I am trying to create five regions in the state of Colorado. These regions are each based on a central point. I would like to create polygons based on that central point of equal population size. This is somewhat like Theissen polygons but instead of making the polygon based on its proximity to another point in is based on population values. The polygons do not need to be quadrilaterals either. They can be irregular shapes.
When you say the regions are based around a central point, do you mean that the point has to be the centroid of the region or simply that the point has to be within the region?
I don't think there is one configuration of regions that is "the" correct configuration as is the case with Thiessen polygons. Gerrymandering comes to mind as evidence for there being many/infinite possible configurations.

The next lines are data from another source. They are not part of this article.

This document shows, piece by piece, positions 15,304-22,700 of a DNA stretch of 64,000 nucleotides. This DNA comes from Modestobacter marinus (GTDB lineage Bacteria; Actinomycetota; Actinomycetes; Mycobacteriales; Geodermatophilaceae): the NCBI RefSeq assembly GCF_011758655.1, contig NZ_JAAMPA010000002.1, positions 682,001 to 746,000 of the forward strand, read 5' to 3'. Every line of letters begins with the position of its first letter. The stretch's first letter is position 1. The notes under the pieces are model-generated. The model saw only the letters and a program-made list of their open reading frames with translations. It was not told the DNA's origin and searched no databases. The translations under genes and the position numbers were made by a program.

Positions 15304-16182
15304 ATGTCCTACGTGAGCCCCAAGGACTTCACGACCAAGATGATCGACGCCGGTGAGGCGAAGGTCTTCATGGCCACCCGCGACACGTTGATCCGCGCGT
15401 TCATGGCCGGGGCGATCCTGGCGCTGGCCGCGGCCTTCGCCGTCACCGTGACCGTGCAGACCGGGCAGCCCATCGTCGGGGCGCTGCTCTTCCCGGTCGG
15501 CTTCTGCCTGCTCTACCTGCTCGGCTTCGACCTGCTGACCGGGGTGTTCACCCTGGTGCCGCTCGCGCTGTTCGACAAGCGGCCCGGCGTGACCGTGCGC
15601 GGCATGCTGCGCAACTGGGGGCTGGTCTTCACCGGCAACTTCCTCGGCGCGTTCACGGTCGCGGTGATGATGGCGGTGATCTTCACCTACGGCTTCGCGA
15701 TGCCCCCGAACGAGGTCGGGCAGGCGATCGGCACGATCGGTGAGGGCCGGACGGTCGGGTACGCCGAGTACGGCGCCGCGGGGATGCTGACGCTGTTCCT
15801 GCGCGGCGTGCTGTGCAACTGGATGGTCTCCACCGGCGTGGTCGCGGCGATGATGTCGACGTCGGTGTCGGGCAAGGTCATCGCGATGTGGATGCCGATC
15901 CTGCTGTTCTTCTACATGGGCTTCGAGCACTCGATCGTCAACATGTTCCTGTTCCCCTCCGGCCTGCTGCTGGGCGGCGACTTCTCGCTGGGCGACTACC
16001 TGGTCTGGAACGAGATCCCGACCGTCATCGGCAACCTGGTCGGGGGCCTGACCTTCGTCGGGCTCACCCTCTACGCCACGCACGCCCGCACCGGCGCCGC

However thinking about this as a volume problem and not a population problem may help. Or maybe not. This is based on some distant memory of integral calculus on surfaces, so take it or leave it. (If nothing else maybe you'll get an idea for new search keywords.) Imagine a raster of Colorado where the cell values represent population instead of elevation. The cities are peaks and the rural towns are valleys. Then the problem is seeking region boundaries to yield five areas of equal "volume." I'm sure integral calculus has provided a way to do that by starting at your five points and integrating outwards until they meet each other. That would yield boundaries with the smallest perimeter...or...something like that. Whether ESRI has provided that tool, I couldn't say.